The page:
Then on Tuesday morning she had an appointment with the parathyroid specialist but it turned out he couldn't really do it as his computer system was down. So he called later in the day on the phone but it turned out to be quite an upsetting conversation (and in retrospect it should have been done in person). He was investigating her high calcium levels and had the results from the parathyroid scan. He said that there was a tumour on Beth's parathyroid gland and that he was wondering about possible involvement of her liver as her alk phos level was elevated. When Beth asked if he was saying that she could have cancer in her liver he responded that he couldn't really say either way for sure, but that it should be investigated with another specialist (GI doctor). While this information was very troubling, Beth was also concerned when talking to this doctor, as it became apparent that he hadn't read some of the other test results very carefully (if at all) since her CT scan showed that her liver was clear. He also was suggesting she possibly have a drug infusion to treat the higher calcium level but it comes with a whack of more side effects, including severe jaw pain.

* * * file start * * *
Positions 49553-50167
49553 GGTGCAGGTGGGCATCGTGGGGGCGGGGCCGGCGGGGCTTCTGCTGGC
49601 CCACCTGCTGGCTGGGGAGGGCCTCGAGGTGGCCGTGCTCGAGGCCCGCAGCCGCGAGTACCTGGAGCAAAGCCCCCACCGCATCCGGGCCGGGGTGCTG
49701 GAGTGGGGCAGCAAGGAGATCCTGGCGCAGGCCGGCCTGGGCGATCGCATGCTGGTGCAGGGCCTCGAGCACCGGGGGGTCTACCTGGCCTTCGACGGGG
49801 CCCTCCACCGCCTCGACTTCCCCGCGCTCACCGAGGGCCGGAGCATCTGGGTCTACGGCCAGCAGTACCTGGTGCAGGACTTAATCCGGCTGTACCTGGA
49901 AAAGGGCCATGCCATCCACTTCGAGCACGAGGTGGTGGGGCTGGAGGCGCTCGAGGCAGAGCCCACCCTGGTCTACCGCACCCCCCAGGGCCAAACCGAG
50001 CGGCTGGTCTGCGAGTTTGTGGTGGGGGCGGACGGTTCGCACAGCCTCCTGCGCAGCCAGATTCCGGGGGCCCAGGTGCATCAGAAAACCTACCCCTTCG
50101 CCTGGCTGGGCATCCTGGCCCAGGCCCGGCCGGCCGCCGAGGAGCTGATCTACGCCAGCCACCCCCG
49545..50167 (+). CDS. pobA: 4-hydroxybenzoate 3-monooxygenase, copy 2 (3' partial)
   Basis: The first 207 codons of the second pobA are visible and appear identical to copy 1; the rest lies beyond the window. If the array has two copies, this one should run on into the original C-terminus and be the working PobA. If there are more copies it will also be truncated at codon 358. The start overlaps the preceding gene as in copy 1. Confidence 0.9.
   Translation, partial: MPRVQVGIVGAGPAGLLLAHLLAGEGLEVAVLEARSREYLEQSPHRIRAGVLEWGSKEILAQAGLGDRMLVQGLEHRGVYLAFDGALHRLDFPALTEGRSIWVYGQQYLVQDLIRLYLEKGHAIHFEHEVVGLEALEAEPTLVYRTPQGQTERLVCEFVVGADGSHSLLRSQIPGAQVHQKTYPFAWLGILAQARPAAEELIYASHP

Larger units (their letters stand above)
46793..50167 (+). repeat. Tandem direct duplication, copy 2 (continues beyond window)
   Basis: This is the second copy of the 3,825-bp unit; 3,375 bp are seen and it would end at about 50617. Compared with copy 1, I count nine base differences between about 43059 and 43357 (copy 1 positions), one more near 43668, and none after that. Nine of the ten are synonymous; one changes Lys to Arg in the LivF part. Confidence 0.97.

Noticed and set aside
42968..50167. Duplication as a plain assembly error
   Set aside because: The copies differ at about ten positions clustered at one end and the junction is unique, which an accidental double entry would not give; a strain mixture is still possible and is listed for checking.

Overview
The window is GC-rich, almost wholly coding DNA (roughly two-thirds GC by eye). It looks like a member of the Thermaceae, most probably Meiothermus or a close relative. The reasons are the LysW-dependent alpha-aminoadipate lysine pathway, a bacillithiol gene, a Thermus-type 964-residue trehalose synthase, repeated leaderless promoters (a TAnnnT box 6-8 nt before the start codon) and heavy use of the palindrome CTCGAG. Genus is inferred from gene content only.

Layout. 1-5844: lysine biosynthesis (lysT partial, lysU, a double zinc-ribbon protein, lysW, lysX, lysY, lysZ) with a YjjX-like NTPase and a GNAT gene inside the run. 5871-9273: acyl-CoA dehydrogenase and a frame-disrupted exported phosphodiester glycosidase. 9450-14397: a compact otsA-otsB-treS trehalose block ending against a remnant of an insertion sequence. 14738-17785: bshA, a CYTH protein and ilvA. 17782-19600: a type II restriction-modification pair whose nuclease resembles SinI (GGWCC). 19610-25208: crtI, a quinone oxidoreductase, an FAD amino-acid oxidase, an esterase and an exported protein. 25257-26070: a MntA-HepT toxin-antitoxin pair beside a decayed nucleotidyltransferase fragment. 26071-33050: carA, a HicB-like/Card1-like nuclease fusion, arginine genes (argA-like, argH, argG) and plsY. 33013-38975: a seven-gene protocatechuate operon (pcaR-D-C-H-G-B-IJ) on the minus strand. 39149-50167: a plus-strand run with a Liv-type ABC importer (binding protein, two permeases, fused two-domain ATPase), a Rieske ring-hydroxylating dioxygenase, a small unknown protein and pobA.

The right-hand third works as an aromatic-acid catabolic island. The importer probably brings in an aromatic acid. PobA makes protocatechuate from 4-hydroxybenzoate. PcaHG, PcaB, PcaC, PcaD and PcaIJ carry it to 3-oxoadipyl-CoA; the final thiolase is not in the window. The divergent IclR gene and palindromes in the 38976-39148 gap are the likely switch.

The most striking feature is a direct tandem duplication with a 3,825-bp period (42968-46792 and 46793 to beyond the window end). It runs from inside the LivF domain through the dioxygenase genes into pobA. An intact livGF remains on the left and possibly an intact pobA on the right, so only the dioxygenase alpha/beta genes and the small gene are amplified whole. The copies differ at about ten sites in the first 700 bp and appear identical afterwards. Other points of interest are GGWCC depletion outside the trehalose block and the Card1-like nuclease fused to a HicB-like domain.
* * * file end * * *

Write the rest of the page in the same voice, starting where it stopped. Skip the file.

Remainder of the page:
So we were quite discouraged to hear this news and tried not to worry, but that was difficult. Beth was at the cancer centre the next day for a genetic counselling appointment so she went to see about talking with her cancer doctor concerning all of this. She met with the nurse and (after breaking down crying and then pulling herself back together) explained about the phone call. The nurse relayed all of the information to the doctor and then the doctor responded through the nurse, saying that she doesn't feel the anti-calcium infusion was necessary, but agreeing that Beth should see the GI doctor. The parathyroid doc had said that it might be 3 or more months before getting an appointment with the GI specialist, but there was no way we could sit around waiting for confirmation for that long. Since Beth knows this particular doctor from the hospital, she was able to make contact with him and got to see him on the Thursday afternoon. He went through all of the results with her and told her that the tumour on her parathyroid was benign and that he didn't feel the liver was involved. He ordered more bloodwork and explained that one of the tests would give him a more definitive determination about her liver. So we felt much more hopeful after she met with him.